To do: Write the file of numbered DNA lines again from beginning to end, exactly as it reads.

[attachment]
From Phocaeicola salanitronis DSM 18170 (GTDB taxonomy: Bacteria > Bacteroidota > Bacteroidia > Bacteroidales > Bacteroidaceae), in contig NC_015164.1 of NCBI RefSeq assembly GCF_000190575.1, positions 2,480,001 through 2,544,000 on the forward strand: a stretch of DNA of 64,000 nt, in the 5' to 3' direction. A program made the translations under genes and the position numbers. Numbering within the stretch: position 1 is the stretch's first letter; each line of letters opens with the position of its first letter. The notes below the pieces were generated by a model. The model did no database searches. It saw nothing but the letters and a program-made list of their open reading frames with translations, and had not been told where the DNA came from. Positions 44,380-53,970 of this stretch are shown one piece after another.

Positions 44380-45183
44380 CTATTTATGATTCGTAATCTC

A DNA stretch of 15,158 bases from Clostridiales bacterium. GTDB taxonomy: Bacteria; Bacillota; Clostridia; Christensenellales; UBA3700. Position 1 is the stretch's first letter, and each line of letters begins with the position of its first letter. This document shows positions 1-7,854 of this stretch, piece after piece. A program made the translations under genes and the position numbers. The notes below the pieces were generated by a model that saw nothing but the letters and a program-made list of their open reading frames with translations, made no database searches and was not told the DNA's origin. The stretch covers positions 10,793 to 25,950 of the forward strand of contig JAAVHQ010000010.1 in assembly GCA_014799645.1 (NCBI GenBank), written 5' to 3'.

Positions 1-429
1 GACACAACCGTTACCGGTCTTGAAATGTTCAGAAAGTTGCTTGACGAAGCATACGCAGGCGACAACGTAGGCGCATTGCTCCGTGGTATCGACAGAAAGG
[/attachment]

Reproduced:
From Phocaeicola salanitronis DSM 18170 (GTDB taxonomy: Bacteria > Bacteroidota > Bacteroidia > Bacteroidales > Bacteroidaceae), in contig NC_015164.1 of NCBI RefSeq assembly GCF_000190575.1, positions 2,480,001 through 2,544,000 on the forward strand: a stretch of DNA of 64,000 nt, in the 5' to 3' direction. A program made the translations under genes and the position numbers. Numbering within the stretch: position 1 is the stretch's first letter; each line of letters opens with the position of its first letter. The notes below the pieces were generated by a model. The model did no database searches. It saw nothing but the letters and a program-made list of their open reading frames with translations, and had not been told where the DNA came from. Positions 44,380-53,970 of this stretch are shown one piece after another.

Positions 44380-45183
44380 CTATTTATGATTCGTAATCTC

A DNA stretch of 15,158 bases from Clostridiales bacterium. GTDB taxonomy: Bacteria; Bacillota; Clostridia; Christensenellales; UBA3700. Position 1 is the stretch's first letter, and each line of letters begins with the position of its first letter. This document shows positions 1-7,854 of this stretch, piece after piece. A program made the translations under genes and the position numbers. The notes below the pieces were generated by a model that saw nothing but the letters and a program-made list of their open reading frames with translations, made no database searches and was not told the DNA's origin. The stretch covers positions 10,793 to 25,950 of the forward strand of contig JAAVHQ010000010.1 in assembly GCA_014799645.1 (NCBI GenBank), written 5' to 3'.

Positions 1-429
1 GACACAACCGTTACCGGTCTTGAAATGTTCAGAAAGTTGCTTGACGAAGCATACGCAGGCGACAACGTAGGCGCATTGCTCCGTGGTATCGACAGAAAGG